When Microsoft Calls, Don’t Answer

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Scammers posing as Microsoft techs may try to gain access to your system or sign you up for services you don't need.

Callers are once again trying to scam consumers with fake computer security threats, ExplorerNews.com says.

The caller will say he’s working for Microsoft, which has detected a problem with your computer, and that he’s prepared to provide a fix — for a fee. Says ExplorerNews.com:

One tactic is to get the victim to open the Windows Event Viewer, which has a log of any errors that Windows has detected. Unless you just recently installed Windows, your Event Log is bound to show some errors (very normal), which can be made to seem scary to nontechnical users.

The scammer might also tell you your computer hasn’t been updated lately, that some security feature is turned off, or that you installed something incorrectly.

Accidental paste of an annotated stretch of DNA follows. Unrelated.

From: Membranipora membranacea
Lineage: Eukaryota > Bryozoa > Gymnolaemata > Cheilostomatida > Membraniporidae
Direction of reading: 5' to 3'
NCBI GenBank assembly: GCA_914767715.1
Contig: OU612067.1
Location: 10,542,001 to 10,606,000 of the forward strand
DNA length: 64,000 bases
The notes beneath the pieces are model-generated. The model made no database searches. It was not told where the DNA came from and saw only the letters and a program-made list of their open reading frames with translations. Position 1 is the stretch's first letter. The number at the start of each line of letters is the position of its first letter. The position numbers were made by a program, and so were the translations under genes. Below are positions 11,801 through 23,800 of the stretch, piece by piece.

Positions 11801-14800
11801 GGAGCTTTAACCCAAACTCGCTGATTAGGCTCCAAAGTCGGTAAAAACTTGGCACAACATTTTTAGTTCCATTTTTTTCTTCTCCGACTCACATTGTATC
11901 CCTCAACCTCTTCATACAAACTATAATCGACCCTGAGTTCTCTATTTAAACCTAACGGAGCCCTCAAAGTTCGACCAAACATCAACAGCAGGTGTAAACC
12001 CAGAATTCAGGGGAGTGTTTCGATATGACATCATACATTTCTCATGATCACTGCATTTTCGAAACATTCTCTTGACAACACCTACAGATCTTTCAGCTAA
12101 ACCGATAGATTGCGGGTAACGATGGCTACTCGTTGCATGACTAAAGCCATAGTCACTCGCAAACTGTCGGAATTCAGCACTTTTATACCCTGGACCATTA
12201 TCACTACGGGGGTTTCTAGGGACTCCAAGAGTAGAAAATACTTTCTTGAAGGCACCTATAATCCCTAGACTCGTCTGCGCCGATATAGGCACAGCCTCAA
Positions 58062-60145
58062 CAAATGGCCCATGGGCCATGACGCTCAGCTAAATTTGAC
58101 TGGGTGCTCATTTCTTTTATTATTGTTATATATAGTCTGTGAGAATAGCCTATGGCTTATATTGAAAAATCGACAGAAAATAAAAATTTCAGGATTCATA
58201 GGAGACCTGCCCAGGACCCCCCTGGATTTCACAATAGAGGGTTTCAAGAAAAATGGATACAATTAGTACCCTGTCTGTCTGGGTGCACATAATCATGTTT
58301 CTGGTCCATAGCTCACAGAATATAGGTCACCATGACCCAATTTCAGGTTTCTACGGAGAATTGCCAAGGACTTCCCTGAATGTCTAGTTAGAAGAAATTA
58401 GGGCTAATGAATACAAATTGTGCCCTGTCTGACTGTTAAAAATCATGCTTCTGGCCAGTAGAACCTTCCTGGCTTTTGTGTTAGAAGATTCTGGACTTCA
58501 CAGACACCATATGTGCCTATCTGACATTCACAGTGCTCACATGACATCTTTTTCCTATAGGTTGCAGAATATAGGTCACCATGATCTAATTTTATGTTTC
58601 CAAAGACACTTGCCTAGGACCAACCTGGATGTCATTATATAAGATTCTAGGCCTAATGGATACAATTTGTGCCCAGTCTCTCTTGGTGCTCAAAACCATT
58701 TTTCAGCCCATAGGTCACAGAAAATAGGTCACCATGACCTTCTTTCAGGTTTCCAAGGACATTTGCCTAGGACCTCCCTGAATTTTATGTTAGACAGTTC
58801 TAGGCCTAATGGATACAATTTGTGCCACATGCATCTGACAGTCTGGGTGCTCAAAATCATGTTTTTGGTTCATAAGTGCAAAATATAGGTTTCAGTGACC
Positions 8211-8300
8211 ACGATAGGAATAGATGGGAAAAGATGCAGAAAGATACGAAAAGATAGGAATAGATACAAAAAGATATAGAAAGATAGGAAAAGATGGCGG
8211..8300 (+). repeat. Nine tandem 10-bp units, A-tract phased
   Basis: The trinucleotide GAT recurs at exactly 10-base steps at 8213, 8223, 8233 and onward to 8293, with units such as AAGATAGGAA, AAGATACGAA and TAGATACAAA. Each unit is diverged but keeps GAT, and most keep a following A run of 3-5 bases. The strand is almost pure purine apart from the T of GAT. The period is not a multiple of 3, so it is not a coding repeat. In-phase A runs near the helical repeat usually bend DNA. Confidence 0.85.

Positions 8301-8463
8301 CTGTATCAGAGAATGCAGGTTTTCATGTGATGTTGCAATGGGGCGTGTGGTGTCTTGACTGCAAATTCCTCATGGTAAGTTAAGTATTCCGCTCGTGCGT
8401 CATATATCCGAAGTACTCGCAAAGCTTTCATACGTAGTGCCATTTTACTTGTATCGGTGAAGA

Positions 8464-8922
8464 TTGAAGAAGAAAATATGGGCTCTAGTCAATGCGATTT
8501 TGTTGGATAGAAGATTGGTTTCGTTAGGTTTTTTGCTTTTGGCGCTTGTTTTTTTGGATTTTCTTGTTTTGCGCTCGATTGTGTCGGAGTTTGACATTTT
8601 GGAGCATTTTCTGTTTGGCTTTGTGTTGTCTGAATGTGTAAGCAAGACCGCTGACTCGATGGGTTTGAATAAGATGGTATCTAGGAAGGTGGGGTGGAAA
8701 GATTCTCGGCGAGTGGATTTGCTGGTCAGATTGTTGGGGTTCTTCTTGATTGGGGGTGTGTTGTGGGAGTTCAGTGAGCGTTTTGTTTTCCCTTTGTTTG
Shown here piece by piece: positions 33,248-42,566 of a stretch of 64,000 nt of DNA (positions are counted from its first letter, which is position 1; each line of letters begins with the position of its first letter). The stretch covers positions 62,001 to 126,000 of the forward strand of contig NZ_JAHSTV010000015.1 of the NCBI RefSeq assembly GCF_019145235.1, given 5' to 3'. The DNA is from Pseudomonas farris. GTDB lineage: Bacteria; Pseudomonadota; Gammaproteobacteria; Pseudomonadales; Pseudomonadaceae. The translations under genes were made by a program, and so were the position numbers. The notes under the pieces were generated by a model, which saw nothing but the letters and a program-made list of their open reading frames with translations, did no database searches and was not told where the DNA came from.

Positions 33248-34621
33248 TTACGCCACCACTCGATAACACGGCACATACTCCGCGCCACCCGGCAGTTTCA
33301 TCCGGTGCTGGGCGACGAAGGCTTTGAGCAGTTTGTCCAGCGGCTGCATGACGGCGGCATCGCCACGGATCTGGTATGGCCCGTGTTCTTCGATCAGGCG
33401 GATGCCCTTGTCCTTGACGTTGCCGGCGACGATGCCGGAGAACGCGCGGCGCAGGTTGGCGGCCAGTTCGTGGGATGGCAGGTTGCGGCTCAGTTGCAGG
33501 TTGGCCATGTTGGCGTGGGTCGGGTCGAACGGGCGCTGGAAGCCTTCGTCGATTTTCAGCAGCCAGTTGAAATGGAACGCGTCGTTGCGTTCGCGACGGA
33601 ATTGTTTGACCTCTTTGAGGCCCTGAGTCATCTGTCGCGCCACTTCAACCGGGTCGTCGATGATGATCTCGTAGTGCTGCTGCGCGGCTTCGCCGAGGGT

Computers are like cars. There are some basic things you need to understand to keep them working properly, and a lot of under-the-hood stuff you probably don’t know — or need to know. That’s why you find a trustworthy tech, or a good mechanic.

Never believe these cold callers, because they don’t fit the bill. Straight from the source: “You will never receive a legitimate call from Microsoft or our partners to charge you for computer fixes,” Microsoft says.

Microsoft recommends you take down the caller’s information and report it to the authorities. Don’t give any financial information or turn over remote control to your computer.

Stacy Johnson

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